John Micklethwait
Editor, The Economist
08:10

John Micklethwait Describes How Barack Obama Could Reawaken Religion in Europe

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Religion is back in the political life of Europe but not in people’s hearts.

John Micklethwait

John Micklethwait is Editor-in-Chief of The Economist. Before that he edited the US section of the newspaper (1999 - 2006) and ran the New York Bureau for two years, having edited the Business Section of the newspaper for the previous four years. His other roles have included setting up The Economist's office in Los Angeles, where he worked from 1990 - 1993 and being Media Correspondent. He has covered business and politics from the United States, Latin America, Continental Europe, Southern Africa and most of Asia. He is a frequent broadcaster and has appeared on CNN, ABC News, BBC and NPR. He is the co-author of "The Witch Doctors", "A Future Perfect: the Challenge and Hidden Promise of Globalisation" and "The Company: A Short History of a Revolutionary Idea" and "The Right Nation", a study of conservatism in America, with Adrian Wooldridge, also an Economist journalist.
Transcript

Question: Do you align modernity with religion?

Micklethwait:    We actually align modernity with pluralism.  I think that that’s the big category mistake.  Peter Berger, who’s the great sociologist of religion, you know, who one time was a big supporter of the secularization thesis, I’ll give you the most, sort of… the biggest proponent of it, when he switched and suddenly said that pluralism is the modern thing, I think that’s it and that’s the core of why we think an American model, loosely termed, is sweeping the world.  People are choosing which religion to have and doing the same thing as Thomas Jefferson did, you know, they’re looking at the Bible and cutting out the bits they don’t like.  It’s like I want this and I want this and I’m going to change this, it’s a much more individual thing and the reason why that is relevant to politics and public life is if people are choosing their religion rather than just inheriting it then that means when they go into the voting booth, they go into work, they’re not going to leave it at home in the same way that they may have done before.

Question: What is the relationship between religion and globalization?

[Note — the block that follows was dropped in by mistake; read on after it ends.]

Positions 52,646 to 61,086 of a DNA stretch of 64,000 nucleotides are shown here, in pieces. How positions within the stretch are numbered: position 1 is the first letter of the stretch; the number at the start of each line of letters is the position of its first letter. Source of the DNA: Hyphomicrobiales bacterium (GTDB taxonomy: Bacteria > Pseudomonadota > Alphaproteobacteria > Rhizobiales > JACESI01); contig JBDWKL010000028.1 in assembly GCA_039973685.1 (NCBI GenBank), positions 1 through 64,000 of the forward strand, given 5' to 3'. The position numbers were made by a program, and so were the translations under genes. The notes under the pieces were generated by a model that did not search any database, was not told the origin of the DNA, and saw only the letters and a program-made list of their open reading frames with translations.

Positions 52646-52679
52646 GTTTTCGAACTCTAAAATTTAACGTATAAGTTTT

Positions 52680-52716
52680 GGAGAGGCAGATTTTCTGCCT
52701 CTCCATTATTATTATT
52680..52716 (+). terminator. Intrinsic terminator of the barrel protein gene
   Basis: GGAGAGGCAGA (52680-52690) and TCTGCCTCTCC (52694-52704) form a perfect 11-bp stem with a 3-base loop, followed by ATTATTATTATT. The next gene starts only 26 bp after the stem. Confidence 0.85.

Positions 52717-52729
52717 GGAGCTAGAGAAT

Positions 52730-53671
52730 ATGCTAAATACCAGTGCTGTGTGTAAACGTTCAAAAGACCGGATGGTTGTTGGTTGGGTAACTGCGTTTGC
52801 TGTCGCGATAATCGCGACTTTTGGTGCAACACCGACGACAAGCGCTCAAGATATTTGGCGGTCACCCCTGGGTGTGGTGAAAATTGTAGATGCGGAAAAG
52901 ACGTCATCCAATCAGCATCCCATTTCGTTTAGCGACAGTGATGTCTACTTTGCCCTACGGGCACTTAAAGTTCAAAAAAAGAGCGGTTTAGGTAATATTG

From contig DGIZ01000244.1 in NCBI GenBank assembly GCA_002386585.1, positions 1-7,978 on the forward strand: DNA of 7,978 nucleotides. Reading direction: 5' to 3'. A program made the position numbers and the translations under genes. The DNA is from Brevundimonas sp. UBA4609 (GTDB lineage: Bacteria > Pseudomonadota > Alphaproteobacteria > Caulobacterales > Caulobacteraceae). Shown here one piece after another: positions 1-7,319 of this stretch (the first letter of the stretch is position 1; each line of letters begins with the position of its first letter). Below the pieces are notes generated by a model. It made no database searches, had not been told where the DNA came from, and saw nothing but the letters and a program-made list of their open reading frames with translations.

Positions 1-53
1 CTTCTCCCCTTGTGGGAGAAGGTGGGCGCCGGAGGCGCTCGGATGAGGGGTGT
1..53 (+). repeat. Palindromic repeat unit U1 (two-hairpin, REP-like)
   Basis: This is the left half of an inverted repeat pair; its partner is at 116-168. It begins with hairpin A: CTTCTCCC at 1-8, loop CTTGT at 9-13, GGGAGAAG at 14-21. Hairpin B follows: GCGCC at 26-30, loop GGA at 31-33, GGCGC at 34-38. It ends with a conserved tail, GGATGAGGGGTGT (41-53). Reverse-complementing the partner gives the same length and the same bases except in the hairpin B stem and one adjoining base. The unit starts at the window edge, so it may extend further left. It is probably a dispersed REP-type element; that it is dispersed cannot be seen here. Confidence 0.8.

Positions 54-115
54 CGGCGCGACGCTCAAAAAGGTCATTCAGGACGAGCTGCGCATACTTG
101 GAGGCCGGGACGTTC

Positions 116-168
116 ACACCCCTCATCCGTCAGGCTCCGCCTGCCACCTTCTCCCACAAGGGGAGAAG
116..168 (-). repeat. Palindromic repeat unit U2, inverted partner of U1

Micklethwait:    Well, what’s happening is not so much being caught by progressives, it’s the forces of progress that are driving it.  You look at globalization, you look at technology, you look at… lots of democracy, you know, you’re giving these… when you’re give people a vote… strangely, a lot of religious people go and vote for religious parties, when you give people technology, strangely, it’s the people who actually use it best were often people like the mega-churches that are very, very quick onto these.  If you look at the way that globalization spreads.  I think globalization actually encourages the demand for religion in 2 ways.  As one group of people who think we want religion to be a sort of storm shelter and you see a qualm of that particularly in the Islamic world but you can [focus it, what is it,] rural Arkansas or rural India, you could see these people who think, the world is out there, it’s a frightening, difficult place and religion is a form of protection against it.  By contrast, what we also identified which is sort of an unappreciated bit is for lots of people, lots of up and coming people, visit the mega-churches in America, you don’t see poor downtrodden people there, you see smart, young, suburbanites, they see this as a way to get ahead, to get ahead of other people, very, very true in China, very, very true in Korea, very true in Latin America where we see Pentecostalism spreading very quickly and the one exception is Europe which we can sort of come back to, which is the harder case to make this argument.  But all other areas of the world, for better or worse, you know those things are being aligned and actually it’s going with a… if that’s a sort of demand side that you… a deeper demand side is actually, whether we like it or not, man seems to be a Theotrophic beast in a given… the option to believe in God or some kind of afterlife or some kind of meaning, they will do so and if you want a quintessential example of the sort of modern religion, it’s your president.  Look at Barack Obama, there’s a man whose life… he wasn’t sure about it, he found meaning in a Chicago church and what’s interesting about Obama, I think, is that he is somebody who once you take him on the international stage which is obviously where he’s already on, but once you put that particular element of faith on the international stage, I think you’re going to see a very different reaction to American religion that you have with George W. Bush. George W. Bush typified all the things that Europeans in particular found suspicious and wrong about American religion.  It seemed very hard, very intolerant, it wasn’t the same thing but I think a lot of Europeans could identify with this clever, young, well-educated man, looking for something more to life and discovered it in the church.  I think it’s any accident at all the best-selling religious book is called “The Purpose Driven Life,” that’s what… that’s a bit which is striking a chord of globalization.  So that’s all the demand side, that’s why people are going for it and that’s the last thing on it.  There is now quite a lot of science, again, for better or worse, it shows that religious people are wealthier, healthier and happier than non-religious people.  So to that extent, that “works” and you know, Dawkins is very interesting on that… the other thing which is driving religion, if that is the demand side is supply.  And you have a spread of American style, competitive religion, where you are, you know, you make great efforts to make religion much easier, you make churches more comfortable, you use every form of modern technology, you embed it to every people’s lives and you see that spreading into other religions like Hinduism, Buddhism, Islam, as well and you see it spreading all around the world.